Anyone who works in Digital Marketing probably just cringed when they read this headline. Two words that you never want to hear in a demand from your superiors or client…viral video. I’ve been asked several times in my career to produce a viral video and my response is the same – a viral video is not a type of video that you can choose to produce. Any video that you produce for a brand should have a purpose, a story and be the best possible quality (in terms of content – it doesn’t have to cost thousands in production). After that you just have to put it out in the world and hope that it captures the imagination of the viewer, if it does then it will naturally be shared, if it doesn’t then you need to learn from it and move on.
Brands like Dove and Always are often held up as a perfect example of a ‘viral’ video. Yes it’s true that their videos really tap into a common truth that makes them resonate with the audience – but that’s because they have something to say which fits with their brand values. These films definitely build brand equity in terms of the positive perception people will have, it won’t necessarily translate into increased sales or market share overnight though. It needs to be part of a wider integrated marketing strategy.
Dove Beauty Sketches
Always Like a Girl
It’s also important to note that even Dove & Always will put a significant amount of investment behind these videos to get them started off – you have to get the video in-front of people in the first place if you want them to share it. You have to create an initial snowball and find a good steep slope covered in more snow to push it down before natural momentum will take over.
This week Robert Dyas ‘went viral’ with their latest online advert
The main reason it became a topic for discussion is that nobody could work out what it was and whether it was serious. It turns out that they were parodying a 6 year old advert from The Red House Furniture Store in the US but it seems that not many people in the UK had seen this original advert.
In this case I think the saying ‘no such thing as bad publicity’ is appropriate, as I type, the video is at 600k views in 4 days on YouTube with the next highest video on their channel having 40k views over the last 2 years. They seem to have got away with it, more people are aware of the brand now and am sure it will have had an impact on footfall. However it could have backfired on them. If you are going to do a parody video, make sure it’s of something that people will instantly recognise. And I would recommend having a clearer objective for the video – what do you want people to do or feel as a result of watching it?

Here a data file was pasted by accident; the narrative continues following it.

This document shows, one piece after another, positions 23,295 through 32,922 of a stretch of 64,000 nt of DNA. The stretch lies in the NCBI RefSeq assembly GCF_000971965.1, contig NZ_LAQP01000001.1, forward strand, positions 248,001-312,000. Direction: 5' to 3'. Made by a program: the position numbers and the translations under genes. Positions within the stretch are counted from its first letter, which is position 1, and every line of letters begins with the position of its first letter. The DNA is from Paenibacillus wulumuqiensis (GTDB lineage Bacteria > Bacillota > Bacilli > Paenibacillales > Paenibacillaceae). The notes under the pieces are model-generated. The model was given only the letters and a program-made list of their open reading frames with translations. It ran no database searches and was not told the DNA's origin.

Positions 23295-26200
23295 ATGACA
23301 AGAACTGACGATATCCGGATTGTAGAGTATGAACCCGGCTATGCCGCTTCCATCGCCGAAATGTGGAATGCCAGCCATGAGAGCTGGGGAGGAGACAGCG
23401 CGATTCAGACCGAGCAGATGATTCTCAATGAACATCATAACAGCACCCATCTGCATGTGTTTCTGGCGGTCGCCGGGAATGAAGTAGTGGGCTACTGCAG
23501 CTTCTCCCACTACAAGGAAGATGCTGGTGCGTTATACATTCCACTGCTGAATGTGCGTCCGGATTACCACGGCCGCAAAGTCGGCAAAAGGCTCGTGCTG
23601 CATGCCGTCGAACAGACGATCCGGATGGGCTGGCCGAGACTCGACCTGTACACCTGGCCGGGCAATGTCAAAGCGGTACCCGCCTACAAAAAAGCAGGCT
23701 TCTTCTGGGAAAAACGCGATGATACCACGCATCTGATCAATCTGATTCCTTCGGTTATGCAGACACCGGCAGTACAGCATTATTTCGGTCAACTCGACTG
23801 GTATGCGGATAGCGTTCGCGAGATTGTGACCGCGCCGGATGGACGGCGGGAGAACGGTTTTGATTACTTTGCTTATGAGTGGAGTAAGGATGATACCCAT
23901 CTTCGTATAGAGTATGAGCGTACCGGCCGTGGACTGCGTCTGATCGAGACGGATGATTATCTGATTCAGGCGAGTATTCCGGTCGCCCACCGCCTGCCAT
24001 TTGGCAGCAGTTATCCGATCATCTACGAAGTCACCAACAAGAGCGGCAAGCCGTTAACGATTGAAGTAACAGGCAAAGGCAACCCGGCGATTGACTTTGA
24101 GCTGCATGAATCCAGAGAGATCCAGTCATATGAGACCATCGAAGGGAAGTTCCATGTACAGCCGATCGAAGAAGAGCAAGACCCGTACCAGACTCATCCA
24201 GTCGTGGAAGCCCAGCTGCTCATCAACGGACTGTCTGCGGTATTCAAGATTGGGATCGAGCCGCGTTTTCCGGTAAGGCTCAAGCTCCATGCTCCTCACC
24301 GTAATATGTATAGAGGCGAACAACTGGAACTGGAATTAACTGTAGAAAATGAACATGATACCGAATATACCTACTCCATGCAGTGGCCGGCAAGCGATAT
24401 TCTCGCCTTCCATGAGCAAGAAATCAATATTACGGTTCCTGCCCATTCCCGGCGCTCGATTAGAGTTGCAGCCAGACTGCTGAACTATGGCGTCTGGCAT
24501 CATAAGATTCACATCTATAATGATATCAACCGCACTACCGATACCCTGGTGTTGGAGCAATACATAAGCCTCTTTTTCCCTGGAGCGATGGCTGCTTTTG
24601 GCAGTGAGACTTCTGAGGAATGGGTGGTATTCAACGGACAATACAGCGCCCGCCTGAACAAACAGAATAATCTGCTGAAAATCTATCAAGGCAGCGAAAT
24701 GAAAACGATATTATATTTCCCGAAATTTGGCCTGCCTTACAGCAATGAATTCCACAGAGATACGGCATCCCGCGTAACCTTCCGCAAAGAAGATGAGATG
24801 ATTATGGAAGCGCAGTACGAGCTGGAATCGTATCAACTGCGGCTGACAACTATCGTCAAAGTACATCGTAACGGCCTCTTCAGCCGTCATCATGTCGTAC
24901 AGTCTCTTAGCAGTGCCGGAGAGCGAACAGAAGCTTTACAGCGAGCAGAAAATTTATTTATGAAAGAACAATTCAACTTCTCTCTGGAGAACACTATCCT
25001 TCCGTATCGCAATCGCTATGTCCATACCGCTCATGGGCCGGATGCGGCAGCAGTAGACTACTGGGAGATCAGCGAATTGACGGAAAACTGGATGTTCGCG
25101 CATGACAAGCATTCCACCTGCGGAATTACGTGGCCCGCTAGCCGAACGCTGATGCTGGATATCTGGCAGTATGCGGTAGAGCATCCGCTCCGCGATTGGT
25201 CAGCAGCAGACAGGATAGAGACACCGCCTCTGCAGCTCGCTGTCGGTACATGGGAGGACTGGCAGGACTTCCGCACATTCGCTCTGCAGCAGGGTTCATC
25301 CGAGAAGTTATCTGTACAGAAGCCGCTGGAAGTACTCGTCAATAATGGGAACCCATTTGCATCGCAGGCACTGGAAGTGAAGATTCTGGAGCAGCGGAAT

Last week YouTube released the top trending videos of 2015 with #YouTubeRewind. It only shows the top 10 and clearly there is opportunity for many more videos to get a great number of views, but you can see from the list that the top videos in the UK are entertainment rather than adverts. The only ‘commercials’ in there are for Star Wars and FIFA 16, both of which are entertainment brands.
The 6 minute video that YouTube made to promote their Rewind shows just how seriously YouTube should be taken as an entertainment channel now, it’s without doubt one of the big players in televisual content.
Look at the credits of the video, YouTube content creators are stars in their own right and their skills and knowledge of the platform are definitely worth tapping into. Now that doesn’t mean to say that there isn’t a place for content from brands on YouTube but the key thing to remember when you are planning or briefing this content is to start from a point of entertainment, a clear message and a reason to watch. If you crack this then you will have a far better chance of getting views. Start from the point of view of ‘what will my consumer want to watch?’ rather than ‘what do I want them to watch?’.